Australian Association of Mathematics Teachers (AAMT). GPO Box 1729, Adelaide, South Australia 5001. Tel: +61-8-8363-0288; Fax: +61-8-8362-9288; e-mail: firstname.lastname@example.org; Web site: http://www.aamt.edu.au.
Journal Articles; Reports - Descriptive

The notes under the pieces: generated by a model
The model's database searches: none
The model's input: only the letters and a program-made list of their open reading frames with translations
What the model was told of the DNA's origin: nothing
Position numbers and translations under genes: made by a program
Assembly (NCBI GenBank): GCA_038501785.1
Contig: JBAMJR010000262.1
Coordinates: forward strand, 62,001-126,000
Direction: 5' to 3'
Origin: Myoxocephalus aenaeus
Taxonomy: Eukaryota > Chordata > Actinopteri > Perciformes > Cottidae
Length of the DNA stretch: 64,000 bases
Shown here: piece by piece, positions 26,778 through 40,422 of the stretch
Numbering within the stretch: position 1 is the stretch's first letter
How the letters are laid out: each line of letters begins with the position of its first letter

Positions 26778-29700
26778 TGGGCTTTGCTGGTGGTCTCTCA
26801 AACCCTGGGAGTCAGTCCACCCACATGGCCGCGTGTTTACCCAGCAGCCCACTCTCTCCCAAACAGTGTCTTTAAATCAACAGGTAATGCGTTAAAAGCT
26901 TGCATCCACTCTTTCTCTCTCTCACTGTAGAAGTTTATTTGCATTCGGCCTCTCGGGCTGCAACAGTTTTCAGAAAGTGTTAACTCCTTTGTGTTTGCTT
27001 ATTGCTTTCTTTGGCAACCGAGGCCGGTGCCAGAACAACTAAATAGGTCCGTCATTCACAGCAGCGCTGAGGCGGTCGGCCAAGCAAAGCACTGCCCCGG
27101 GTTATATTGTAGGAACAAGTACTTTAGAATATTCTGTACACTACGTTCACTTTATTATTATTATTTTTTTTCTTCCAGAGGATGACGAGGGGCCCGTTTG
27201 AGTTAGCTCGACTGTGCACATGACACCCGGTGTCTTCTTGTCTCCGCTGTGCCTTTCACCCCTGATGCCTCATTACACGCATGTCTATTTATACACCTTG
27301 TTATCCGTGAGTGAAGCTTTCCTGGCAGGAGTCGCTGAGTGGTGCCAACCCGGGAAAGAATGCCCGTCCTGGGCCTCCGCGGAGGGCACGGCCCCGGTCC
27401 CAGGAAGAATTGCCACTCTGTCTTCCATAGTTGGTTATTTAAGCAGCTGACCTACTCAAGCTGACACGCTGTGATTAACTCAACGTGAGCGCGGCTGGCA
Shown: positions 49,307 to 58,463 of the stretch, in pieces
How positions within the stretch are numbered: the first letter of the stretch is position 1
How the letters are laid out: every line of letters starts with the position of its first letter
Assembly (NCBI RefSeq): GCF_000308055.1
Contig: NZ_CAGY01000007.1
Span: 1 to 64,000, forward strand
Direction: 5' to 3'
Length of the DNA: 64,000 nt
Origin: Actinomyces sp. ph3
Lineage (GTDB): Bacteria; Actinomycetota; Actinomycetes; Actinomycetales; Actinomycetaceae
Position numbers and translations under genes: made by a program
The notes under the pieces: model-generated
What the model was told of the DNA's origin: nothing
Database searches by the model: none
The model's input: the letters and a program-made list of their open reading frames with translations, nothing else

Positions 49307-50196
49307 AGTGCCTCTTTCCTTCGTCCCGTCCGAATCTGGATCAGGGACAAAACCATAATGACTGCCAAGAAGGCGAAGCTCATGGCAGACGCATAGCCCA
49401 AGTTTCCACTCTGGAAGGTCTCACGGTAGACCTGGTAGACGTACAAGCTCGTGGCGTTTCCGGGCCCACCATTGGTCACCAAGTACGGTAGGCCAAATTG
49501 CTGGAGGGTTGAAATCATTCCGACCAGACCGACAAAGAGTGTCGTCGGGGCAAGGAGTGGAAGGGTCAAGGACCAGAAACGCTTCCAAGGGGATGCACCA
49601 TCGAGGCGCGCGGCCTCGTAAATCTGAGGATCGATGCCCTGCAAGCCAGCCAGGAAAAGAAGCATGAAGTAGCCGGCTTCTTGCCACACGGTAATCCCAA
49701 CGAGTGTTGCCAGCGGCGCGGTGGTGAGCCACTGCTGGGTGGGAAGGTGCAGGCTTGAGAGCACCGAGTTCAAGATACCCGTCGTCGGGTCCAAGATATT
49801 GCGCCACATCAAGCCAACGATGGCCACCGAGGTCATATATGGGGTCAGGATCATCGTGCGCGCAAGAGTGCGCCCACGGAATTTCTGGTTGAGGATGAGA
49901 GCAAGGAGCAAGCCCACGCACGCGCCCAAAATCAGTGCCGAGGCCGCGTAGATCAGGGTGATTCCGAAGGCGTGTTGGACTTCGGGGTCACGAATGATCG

The textbook remains a central resource for teaching and learning mathematics in many secondary classrooms, however, its effectiveness is open to question. In this article, the author argues three things: (1) that there can be a substantial disjunction between the assumptions and content of mathematics textbooks and the knowledge and experiences which students draw on in engaging with those texts; (2) that this disjunction applies particularly to those students who are unsuccessful with this form of learning; and (3) that an alternative approach, extending the work of Lave and Wenger (1991) and Wenger (1998) on communities of practice, offers a more inclusive and effective means of promoting mathematical understanding for such students. Forty-three young people took part individually in 20-30 minute semi-structured interviews. The students provided accounts of their experiences of learning mathematics in school and TAFE. Selected excerpts are utilised to demonstrate that shaping of an identity of participation for some students is influenced by the practice of using textbooks in classrooms. Results show that students chose not to participate in their learning because of personal learning difficulties. While this may be the case, a close analysis suggests that these students may never win. That is, despite their efforts to try, learning mathematics from a text, with little or no support from the teacher, just became too difficult. Such taken for granted practices contribute to the maintenance of unequal relations in some mathematics classrooms. In consequence, when students contest or challenge these relations they are either coerced or eliminated from the classroom. In some instances, this exclusion may contribute to students leaving school early. Through this process, students are blamed for their inability to learn, when in fact the opposite may be the case: the taken for granted practice of using textbooks for all learners positions students as have learning difficulties or who are problems in the classroom.